Quartz

Hello, I'm Johnny Cash the tarantula:
​Why new species are named after celebrities


When scientists discovered a new species of black tarantula living near Folsom State Prison in Folsom, Calif., the name they chose made complete sense: Aphonopelma johnnycashi. It's far from the first or last species named after someone famous.
Smithsonian.com

What's on your botanical bucket list?


From rare orchids to grizzled desert plants, experts weigh in on which flora they most want to see before they die. Which species do other botany fans want to stalk like celebrities or witness
like world landmarks?

Nature

The Washington Post

A new job for the power company:
​Feeding giraffes


Some humans consider mulberry trees little more than oversize weeds, but Stella the giraffe loves them. Utility companies routinely trim trees to keep branches 
from damaging power lines and a growing number are are donating the collected trimmings to zoos. 
The Washington Post

Pete the parrot is getting a prosthetic foot, then he has to learn to live with it


Pete cocked his head and fixed his sharp eyes on the people 
​gathered to watch him. The blue-crowned mealy Amazon parrot gave no indication on this late August day that he knew something remarkable was happening. 

​​​​​​​​​​The Washington Post

Meet Challenger, a bald eagle whose soaring skills are in high demand


The first big cheer at Lincoln Financial Field occurred when the Philadelphia Eagles ran onto the field. The second roar came during “The Star-Spangled Banner” — when an actual eagle swooped around the stadium.
Pet360

Cloned puppies push the boundaries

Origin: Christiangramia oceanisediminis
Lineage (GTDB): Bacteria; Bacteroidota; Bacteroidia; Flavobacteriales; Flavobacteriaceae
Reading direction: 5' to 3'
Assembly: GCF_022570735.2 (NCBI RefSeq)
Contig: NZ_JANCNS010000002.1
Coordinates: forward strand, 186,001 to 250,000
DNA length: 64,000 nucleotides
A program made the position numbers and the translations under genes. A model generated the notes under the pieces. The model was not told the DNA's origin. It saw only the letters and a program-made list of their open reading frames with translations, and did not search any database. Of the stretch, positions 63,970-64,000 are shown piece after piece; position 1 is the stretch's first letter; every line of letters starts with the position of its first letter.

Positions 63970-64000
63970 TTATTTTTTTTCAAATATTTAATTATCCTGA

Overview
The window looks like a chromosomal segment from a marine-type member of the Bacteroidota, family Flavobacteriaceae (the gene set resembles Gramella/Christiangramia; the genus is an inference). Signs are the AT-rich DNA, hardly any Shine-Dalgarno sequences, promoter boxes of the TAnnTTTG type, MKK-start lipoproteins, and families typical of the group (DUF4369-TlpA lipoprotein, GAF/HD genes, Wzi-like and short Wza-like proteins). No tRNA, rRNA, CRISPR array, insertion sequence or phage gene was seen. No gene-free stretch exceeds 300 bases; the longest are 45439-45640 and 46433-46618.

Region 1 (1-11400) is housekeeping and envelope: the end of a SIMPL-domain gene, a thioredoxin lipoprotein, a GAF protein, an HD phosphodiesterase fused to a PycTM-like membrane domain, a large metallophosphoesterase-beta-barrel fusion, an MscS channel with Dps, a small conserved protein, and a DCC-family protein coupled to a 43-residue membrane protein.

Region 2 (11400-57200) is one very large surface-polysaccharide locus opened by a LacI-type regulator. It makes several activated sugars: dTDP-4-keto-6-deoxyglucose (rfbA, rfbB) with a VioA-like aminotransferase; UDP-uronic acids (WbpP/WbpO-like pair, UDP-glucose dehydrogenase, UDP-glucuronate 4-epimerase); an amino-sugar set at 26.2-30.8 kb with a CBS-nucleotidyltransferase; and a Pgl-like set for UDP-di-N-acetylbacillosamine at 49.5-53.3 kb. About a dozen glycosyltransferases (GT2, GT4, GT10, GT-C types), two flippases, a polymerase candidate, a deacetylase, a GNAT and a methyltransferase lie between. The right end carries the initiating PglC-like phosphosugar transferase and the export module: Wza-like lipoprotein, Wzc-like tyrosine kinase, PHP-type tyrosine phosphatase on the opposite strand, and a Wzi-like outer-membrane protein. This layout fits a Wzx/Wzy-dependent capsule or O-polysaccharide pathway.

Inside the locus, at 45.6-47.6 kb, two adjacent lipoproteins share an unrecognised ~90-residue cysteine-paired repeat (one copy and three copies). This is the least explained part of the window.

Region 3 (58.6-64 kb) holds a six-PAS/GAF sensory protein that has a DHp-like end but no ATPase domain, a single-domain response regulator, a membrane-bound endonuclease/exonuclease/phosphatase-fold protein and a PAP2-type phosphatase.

​of science and love


Laura Jacques couldn’t imagine life without her beloved dog, Dylan. Although she didn’t set out to clone her dog, the $100,000 price tag was worth what turned out to be
a harrowing ordeal.

Writer and E​ditor

Philadelphia Magazine

Giant stinky corpse flowers are incredibly rare. Two are about to bloom near Philly.


Anyone who missed the chance to see—and smell—Longwood Gardens’ corpse flower last summer will get another shot in the next week to experience this rare event in the Philly area. 
The Washington Post

People built a whole island to protect the 
​rarest of rare creatures—an albino orangutan


Alba is one of the rarest creatures on earth: She’s the only known
albino member of a dwindling population of Borneo orangutans.
She is such a target that humans are taking unprecedented measures to keep her safe.
JSTOR Daily

Botanists use machine learning

to accelerate research 


A team of scientists in Austria has created a new, user-friendly artificial intelligence program  to speed up their research by automating the analysis of huge numbers of plant images.
The New York Times

How to Save Phallic Flowers

From Being Inbred to Extinction

To save endangered plant species, horticulturalists are using a tactic they’ve borrowed from horse breeders and zookeepers, building breeding registries or “studbooks” to avoid inbreeding. Naturally, they’re starting with a plant with a Latin name that means “large misshapen penis.”